Controversial Black Ops 4 specialist now banned in CWL for Search and Destroy - Dexerto
Call of Duty

Controversial Black Ops 4 specialist now banned in CWL for Search and Destroy

Published: 31/Oct/2018 10:32 Updated: 31/Oct/2018 12:36

by Calum Patterson


Following the announcement of the V1 CWL ruleset for Black Ops 4 on October 26, changes have already been made, including the addition of a map and restriction of a controversial specialist.

Hacienda was added to the Hardpoint map rotation after calls from professional players, and now one of the other big complaints has also been addressed.

The ‘Torque’ specialist, which grants players who use him a Razor Wire and Barricade, will now be restricted in Search and Destroy for any CWL related matches – including the upcoming 2K tournament.

The decision has perhaps come following a clip which went viral online, showing a player use the Razor Wire in combination with the Barricade to prevent their opponent having any chance of defusing.

By simply placing the Razor Wire directly over the bomb, and the Barricade (which has a guardian damage effect) adjacent, the opponent had absolutely no chance of winning the round.

Now, the CWL rules have been updated to restrict Torque’s use – but only in Search and Destroy. The specialist will still be permitted in Hardpoint and Control.

“Torque is now restricted in Search and Destroy, but is allowed in Control and Hardpoint. This change is effective for all CWL Variant matches after 6pm ET on Monday, October 29.”

Many competitive players will be happy with this change, especially since Torque actually received a significant buff in the October 30 update for Black Ops 4.

His Barricade will now be earned faster and do more ‘hit points’, although Treyarch did say that specialists may receive specific tuning for CWL rulesets, separate to the regular public match balancing.

Call of Duty

100 Thieves’ Tommey explains why Warzone private matches don’t work

Published: 1/Dec/2020 4:31

by Brad Norton


Private lobbies were a highly-requested feature since Warzone launched in March, however, they haven’t quite gone over well in the community as 100 Thieves player Thomas “Tommey” Trewren explains why they’re “not great for competing.”

Since the latest Call of Duty battle royale dropped, there’s been one consistent method of competition: Kill-races. In this format, players rush to find as many eliminations as possible in a single lobby. More often than not, duos are put together, dropped in as a squad, and have to race for kills against each other in the same lobby.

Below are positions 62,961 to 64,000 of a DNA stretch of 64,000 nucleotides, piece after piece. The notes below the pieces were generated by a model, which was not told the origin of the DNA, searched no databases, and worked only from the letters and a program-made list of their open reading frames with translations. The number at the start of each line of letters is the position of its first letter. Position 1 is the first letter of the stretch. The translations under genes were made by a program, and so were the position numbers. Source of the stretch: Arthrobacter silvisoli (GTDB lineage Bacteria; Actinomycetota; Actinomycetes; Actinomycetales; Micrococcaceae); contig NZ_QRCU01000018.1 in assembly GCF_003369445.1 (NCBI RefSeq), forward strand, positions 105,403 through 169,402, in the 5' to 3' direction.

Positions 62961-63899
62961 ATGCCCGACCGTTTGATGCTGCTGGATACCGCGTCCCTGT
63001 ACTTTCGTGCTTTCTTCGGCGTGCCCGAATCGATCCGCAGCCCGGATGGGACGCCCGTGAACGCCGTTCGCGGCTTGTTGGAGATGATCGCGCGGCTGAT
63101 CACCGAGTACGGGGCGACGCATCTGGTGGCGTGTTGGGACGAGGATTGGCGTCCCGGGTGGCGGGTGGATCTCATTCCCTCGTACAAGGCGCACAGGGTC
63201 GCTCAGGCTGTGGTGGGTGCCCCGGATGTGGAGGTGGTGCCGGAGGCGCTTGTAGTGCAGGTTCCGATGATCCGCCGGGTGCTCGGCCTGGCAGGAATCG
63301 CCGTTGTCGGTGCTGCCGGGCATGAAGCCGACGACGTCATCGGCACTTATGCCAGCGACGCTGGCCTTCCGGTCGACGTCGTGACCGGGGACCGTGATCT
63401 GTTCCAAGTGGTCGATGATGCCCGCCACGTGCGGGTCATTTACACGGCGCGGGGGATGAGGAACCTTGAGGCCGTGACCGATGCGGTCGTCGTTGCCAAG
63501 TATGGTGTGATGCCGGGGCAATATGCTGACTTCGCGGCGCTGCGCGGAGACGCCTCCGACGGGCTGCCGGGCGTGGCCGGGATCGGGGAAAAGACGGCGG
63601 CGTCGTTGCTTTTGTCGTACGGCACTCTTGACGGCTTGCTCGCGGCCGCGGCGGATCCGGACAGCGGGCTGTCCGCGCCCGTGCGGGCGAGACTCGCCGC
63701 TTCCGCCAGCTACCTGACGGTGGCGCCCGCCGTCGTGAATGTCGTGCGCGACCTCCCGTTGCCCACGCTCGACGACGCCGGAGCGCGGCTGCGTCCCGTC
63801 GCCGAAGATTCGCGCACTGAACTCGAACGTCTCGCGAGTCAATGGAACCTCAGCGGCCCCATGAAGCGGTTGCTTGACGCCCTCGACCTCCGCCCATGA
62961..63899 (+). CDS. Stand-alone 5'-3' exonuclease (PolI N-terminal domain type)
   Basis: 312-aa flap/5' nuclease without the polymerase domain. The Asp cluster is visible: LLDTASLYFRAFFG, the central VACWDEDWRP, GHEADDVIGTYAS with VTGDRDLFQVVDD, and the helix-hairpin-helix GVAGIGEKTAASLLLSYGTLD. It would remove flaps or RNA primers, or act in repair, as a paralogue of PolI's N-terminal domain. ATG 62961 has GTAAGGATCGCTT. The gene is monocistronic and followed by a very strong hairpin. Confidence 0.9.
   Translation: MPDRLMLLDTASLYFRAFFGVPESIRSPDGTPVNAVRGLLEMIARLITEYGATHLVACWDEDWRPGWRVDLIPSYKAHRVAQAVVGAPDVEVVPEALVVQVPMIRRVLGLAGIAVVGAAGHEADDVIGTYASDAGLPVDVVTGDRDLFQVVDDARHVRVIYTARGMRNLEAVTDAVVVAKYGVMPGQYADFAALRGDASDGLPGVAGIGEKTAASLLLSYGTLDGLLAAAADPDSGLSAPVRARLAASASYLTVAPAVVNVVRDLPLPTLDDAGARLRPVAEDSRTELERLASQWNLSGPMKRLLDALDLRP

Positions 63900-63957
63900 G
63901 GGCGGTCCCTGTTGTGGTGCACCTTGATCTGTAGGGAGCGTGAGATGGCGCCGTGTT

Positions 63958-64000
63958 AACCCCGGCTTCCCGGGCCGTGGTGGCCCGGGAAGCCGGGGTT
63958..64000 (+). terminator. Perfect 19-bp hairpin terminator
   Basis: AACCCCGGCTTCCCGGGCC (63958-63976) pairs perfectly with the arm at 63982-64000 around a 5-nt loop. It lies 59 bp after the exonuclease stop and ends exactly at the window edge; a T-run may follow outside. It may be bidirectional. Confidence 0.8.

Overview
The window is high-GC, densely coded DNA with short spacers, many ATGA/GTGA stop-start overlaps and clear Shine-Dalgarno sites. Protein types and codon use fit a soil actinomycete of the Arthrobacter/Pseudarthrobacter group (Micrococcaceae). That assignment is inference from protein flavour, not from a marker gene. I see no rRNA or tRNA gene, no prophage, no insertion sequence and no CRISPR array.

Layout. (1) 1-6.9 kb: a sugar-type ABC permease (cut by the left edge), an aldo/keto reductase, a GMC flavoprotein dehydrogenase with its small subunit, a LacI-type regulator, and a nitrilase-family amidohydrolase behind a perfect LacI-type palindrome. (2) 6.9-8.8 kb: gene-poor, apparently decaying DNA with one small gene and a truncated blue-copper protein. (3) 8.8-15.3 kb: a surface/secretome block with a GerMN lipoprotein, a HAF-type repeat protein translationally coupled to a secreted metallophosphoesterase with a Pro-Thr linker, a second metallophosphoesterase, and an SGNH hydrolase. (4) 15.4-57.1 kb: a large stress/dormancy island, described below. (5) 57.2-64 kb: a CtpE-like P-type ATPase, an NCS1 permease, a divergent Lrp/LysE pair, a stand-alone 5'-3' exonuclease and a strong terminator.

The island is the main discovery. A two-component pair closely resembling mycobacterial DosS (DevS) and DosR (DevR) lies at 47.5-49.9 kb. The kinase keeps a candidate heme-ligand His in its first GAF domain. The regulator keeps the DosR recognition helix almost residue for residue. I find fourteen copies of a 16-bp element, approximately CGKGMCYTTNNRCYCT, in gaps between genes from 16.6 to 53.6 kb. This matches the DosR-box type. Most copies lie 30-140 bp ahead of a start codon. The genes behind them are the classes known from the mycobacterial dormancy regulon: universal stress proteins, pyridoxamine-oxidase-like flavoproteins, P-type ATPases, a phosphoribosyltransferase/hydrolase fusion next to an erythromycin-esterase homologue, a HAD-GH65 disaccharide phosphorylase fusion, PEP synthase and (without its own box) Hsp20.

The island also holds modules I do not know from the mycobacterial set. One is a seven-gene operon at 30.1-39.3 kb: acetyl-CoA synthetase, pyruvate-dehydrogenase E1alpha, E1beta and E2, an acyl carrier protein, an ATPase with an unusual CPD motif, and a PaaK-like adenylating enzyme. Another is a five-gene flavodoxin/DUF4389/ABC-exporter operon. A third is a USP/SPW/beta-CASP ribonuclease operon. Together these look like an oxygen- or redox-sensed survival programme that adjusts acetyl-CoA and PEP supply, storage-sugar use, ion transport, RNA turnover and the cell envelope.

While kill-races have been exceedingly popular, with dozens of high-stakes tournaments adopting the format since launch, there was always the possibility of custom games in the back of our minds. What would it look like when the world’s best players all drop into the same instance of Verdansk?

Well, a few weeks after private lobbies were added in beta form, not much has changed. Kill-races are still the go-to for comp Warzone. Tommey, one of the highest-earning competitors in the scene, has explained why this is the case.

Warzone private lobbies
Private lobbies are finally in Warzone, but they haven’t lured anyone away from kill-races just yet.

“Warzone is very easy to play,” he said in a November 30 tweet. Comparing it to Fortnite and how the competitive scene immediately took to custom games and never looked back, Tommey outlined how the games are vastly different. “You cannot build your way through zones and outplay with crazy mechanics.”

In Warzone, you’re stuck on the ground. There’s no lightning-fast mechanics to get you out of a pickle. As a result, “if you’re crossing anywhere in the open against any good player or team, you’re dead,” he explained. 

“It’s fun to mess around with for sure, it’s not great for competing. The best format for competitive Warzone to watch and compete is 2v2. Same lobby, same opportunities, same people to kill. It lowers the RNG. If you ask any actual top player on Warzone, they’ll agree.”

The Call of Duty League hosted a few private matches earlier in the year before the feature was available to the public. Since then, however, kill-races have remained the norm. Despite private lobbies finally coming to the game, no major tournaments outside of the CDL have utilized the feature just yet.

“I’d have loved for customs to actually work and be exciting to play but it just simply doesn’t,” Tommey added. “There’s very little outplay potential.”

Perhaps things might change down the line with some more settings to experiment with. Everything from circle timing to loot around the map, being able to adjust all aspects of private lobbies could lead to a more enticing state of affairs.

But for the time being, it doesn’t seem like we’ll be moving away from kill-race tournaments anytime soon.